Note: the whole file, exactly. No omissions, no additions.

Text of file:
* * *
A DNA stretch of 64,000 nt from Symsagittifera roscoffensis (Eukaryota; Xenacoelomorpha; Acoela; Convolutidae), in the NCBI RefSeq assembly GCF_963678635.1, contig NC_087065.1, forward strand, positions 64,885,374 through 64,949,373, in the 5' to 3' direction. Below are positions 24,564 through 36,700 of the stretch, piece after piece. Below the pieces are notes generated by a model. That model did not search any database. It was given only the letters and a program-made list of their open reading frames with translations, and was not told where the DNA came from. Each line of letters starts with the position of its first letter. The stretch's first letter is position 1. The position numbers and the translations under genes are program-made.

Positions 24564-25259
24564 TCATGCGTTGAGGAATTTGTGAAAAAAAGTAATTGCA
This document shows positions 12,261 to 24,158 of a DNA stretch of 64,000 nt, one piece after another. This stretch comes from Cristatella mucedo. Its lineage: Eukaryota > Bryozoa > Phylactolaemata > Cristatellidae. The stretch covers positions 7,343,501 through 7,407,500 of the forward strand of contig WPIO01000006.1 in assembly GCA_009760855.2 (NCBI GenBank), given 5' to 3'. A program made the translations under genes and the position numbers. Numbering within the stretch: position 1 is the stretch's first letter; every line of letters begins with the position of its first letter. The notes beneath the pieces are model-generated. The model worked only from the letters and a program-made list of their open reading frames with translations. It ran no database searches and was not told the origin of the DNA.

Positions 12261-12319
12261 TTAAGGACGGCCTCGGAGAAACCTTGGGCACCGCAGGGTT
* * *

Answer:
A DNA stretch of 64,000 nt from Symsagittifera roscoffensis (Eukaryota; Xenacoelomorpha; Acoela; Convolutidae), in the NCBI RefSeq assembly GCF_963678635.1, contig NC_087065.1, forward strand, positions 64,885,374 through 64,949,373, in the 5' to 3' direction. Below are positions 24,564 through 36,700 of the stretch, piece after piece. Below the pieces are notes generated by a model. That model did not search any database. It was given only the letters and a program-made list of their open reading frames with translations, and was not told where the DNA came from. Each line of letters starts with the position of its first letter. The stretch's first letter is position 1. The position numbers and the translations under genes are program-made.

Positions 24564-25259
24564 TCATGCGTTGAGGAATTTGTGAAAAAAAGTAATTGCA
This document shows positions 12,261 to 24,158 of a DNA stretch of 64,000 nt, one piece after another. This stretch comes from Cristatella mucedo. Its lineage: Eukaryota > Bryozoa > Phylactolaemata > Cristatellidae. The stretch covers positions 7,343,501 through 7,407,500 of the forward strand of contig WPIO01000006.1 in assembly GCA_009760855.2 (NCBI GenBank), given 5' to 3'. A program made the translations under genes and the position numbers. Numbering within the stretch: position 1 is the stretch's first letter; every line of letters begins with the position of its first letter. The notes beneath the pieces are model-generated. The model worked only from the letters and a program-made list of their open reading frames with translations. It ran no database searches and was not told the origin of the DNA.

Positions 12261-12319
12261 TTAAGGACGGCCTCGGAGAAACCTTGGGCACCGCAGGGTT